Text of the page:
Mulder searches for a Vietnam veteran who can project his consciousness into other people's minds.

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Cast

Episode complete credited cast:
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Salvatore Matola (as Jonathan Gries)
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Henry Willig
Dave Adams ...
Dr. Francis Girardi (as David Adams)
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Dr. Pilsson
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Dr. Charyn
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Det. Horton (as Mitch Kosterman)
Paul Bittante ...
Team Leader Lt. Reagan
Claude De Martino ...
Dr. Saul Grissom
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Storyline

Mulder is partnered with a young FBI agent, Alex Krycek, in the investigation of mysterious deaths. An apartment dweller called emergency services to report a fire outside his door but firemen arrive to find no fire and the owner dead with a spent fire extinguisher nearby. Scully's autopsy finds that the dead man's internal physical condition resembles that of someone who has been in intense heat, even though there are no visible burn marks. A second death gives them a connection between both men as they had served together in the Marines in the early 1970s. They subsequently learn that a man by the name of Augustus Cole has somehow escaped from a high security facility and that, incredibly, hasn't slept for 24 years. Mulder concludes that Cole is seeking revenge. Written by garykmcd

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7 October 1994 (USA)  »

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4:3
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Did You Know?

Trivia

Approximately at 08:45, a red Jeep Cherokee passes by the Grissom Sleep Disorder Center. This car is exactly the same as the one Frank Black drives in Millennium (1996). See more »

Goofs

There is a small mistake in the opening of this episode, while the TV shows the Dow stock market being "up", the anchor's voice in the background says the Dow ended the day down. See more »

Quotes

Salvatore Matola: They said it'd be like living two lifetimes. And that... at first, that... that's what it was like. Not having to sleep and all made us feel like nothin' could touch us, you know? We'd do 24 hour patrols, night ambushes, you know, that type of thing.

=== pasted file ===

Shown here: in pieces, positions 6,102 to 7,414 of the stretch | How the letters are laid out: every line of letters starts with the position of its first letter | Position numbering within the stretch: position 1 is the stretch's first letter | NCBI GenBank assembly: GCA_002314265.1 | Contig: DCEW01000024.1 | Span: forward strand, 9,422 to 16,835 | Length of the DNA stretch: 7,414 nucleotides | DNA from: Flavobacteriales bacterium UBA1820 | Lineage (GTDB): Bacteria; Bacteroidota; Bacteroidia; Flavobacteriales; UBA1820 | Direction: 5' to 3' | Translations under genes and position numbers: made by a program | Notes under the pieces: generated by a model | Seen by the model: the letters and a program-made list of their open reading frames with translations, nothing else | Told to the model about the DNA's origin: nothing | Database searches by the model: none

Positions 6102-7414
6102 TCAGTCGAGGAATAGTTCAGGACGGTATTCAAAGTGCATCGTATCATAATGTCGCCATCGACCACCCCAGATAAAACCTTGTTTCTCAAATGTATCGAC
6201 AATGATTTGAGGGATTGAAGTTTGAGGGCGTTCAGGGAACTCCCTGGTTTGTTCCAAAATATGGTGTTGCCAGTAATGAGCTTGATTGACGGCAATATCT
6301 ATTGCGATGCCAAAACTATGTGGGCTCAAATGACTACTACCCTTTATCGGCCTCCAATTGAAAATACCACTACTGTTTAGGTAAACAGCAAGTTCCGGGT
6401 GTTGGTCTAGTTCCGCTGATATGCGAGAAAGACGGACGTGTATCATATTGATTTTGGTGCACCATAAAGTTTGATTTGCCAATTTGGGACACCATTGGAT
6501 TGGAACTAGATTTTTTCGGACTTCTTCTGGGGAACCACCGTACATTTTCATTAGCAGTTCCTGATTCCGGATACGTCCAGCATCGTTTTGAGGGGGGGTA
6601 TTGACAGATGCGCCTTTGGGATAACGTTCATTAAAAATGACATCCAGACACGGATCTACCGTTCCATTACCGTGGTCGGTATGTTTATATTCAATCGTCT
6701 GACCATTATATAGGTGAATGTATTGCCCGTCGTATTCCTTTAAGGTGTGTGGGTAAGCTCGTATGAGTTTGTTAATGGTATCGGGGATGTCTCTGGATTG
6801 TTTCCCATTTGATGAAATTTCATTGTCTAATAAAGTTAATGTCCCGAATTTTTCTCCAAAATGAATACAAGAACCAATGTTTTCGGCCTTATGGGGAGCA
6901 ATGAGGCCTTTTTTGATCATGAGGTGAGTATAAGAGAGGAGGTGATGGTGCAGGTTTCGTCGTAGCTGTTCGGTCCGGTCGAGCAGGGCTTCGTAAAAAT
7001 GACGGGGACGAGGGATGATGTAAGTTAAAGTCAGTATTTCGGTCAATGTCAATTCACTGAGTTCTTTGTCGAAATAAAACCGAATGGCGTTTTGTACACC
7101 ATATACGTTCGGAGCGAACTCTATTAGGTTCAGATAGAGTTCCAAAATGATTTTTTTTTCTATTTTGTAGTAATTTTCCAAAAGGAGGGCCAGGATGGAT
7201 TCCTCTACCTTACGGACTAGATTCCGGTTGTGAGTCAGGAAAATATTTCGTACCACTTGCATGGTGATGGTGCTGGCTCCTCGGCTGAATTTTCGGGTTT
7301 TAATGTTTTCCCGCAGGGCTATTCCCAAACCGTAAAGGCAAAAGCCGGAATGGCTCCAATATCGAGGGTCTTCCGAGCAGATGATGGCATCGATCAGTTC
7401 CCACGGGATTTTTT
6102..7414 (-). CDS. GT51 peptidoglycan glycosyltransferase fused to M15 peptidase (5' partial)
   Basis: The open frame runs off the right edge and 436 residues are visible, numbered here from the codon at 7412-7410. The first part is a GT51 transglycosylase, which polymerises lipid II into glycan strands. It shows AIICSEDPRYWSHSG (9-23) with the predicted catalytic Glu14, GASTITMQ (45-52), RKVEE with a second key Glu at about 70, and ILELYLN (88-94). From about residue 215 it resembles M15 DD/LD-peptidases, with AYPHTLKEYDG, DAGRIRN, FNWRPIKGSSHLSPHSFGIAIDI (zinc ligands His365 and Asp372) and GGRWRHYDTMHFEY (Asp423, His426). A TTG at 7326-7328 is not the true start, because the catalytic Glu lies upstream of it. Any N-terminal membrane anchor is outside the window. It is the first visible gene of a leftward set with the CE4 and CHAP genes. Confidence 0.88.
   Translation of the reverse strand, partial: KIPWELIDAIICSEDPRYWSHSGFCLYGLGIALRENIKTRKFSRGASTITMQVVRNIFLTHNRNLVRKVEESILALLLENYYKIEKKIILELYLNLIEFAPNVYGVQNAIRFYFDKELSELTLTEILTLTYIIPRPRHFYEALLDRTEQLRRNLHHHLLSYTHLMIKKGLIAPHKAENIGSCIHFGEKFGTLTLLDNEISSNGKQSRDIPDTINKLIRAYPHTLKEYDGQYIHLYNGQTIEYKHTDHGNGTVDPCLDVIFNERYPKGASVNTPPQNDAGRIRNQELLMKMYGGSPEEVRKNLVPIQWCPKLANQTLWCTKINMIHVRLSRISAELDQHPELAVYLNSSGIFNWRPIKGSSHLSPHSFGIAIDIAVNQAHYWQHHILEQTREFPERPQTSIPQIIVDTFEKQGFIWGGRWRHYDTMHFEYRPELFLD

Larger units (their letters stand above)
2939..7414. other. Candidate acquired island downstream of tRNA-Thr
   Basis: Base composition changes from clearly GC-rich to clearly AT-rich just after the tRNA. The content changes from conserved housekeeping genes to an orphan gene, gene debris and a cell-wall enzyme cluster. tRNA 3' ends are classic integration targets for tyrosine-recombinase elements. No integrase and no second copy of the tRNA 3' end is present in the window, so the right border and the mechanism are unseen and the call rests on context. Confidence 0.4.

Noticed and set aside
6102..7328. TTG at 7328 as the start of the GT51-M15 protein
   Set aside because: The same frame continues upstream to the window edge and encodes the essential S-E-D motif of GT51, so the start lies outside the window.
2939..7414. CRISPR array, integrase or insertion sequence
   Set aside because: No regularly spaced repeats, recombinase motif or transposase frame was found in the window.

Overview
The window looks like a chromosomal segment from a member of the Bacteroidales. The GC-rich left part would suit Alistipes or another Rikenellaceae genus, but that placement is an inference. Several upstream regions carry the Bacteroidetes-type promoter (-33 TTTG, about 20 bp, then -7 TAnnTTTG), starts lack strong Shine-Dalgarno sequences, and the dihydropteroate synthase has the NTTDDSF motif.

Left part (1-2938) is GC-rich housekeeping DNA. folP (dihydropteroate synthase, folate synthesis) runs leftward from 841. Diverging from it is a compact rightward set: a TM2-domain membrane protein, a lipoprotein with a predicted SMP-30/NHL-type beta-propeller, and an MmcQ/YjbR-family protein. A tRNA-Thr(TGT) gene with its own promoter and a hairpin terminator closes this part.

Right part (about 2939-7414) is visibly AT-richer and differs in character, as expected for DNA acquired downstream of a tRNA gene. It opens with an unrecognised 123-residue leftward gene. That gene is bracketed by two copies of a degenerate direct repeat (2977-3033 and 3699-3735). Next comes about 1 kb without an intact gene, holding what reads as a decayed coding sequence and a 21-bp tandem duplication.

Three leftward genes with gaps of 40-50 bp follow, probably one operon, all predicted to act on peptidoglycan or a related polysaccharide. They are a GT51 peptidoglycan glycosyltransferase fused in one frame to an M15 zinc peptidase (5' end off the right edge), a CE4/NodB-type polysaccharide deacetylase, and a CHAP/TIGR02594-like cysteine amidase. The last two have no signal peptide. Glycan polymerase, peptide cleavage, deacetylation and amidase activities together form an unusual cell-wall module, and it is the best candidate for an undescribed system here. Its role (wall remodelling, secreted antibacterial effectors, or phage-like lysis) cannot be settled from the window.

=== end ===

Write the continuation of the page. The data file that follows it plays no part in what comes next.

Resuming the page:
Fox Mulder: And you never got tired?
Salvatore Matola: Nah. Not so that we had to sleep. And then, nothing that the pills couldn't fix.
Fox Mulder: Serotonin?
Salvatore Matola: Yeah.
Fox Mulder: How long did this go on?
Salvatore Matola: Quite awhile, I'd say. Quite awhile until we stopped taking orders from company commander in Saigon.
Krycek:
Salvatore Matola:
Fox Mulder:
[...]
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Soundtracks

The X-Files Theme
(uncredited)
Written by Mark Snow
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User Reviews

Krycek's first appearance
7 October 2008 | by (prejudicemadeplausible.wordpress.com) – See all my reviews

"Sleepless" is, arguably, a mythology episode. "The Host" was the first episode in which we heard Mr. X, but we get to see him in "Sleepless". I don't like Mr. X as much as Deep Throat but he's still a fun character. Why I would argue that this is a mythology episode is because it basically introduces Krycek and Mr. X and also because it does deal with government experiments and a sort of conspiracy, albeit not one related to aliens. The introduction of two characters who would mostly feature in the mythology episodes make this a key episode for the storyline and hence not really a 'standalone' episode. It's also got a scene with the syndicate and CSM that is unlike basically anything you would see in a normal standalone episode, and leads directly into the following episodes, "Duane Barry" and "Ascension".

The concept behind "Sleepless" is interesting enough, and fairly well-written overall. It accomplishes what it sets out to do, basically. This is Howard Gordon's (later to become the showrunner for "24") first episode without writing partner Alex Gansa and it is a clear improvement over the Gordon/Gansa episodes from season one, although not better than "Miracle Man" which Gordon co-wrote with Chris Carter. Howard Gordon did write a few good episodes ("D.P.O." and "Grotesque" in season three are really quite good), but is still one of my least favorite X-Files writers. His stuff is sort of humorless and drab, and the dialogue, often the strong suit of many (most?) X-Files episodes tends to be rather cheesy and poorly-written in his episodes. In short it reminds me of "24" and I am NOT a fan of that show. Most of all these episodes lack the intelligence and wit, satire and irony that was a key presence through most of "The X-Files" even at its darkest and most straightforward.

"Sleepless" suffers from these same problems, but it's got a good plot, good direction by Rob Bowman, and features some important additions to the show story-wise, so in spite of the half-baked and drab script it is somewhat enjoyable overall.

6/10


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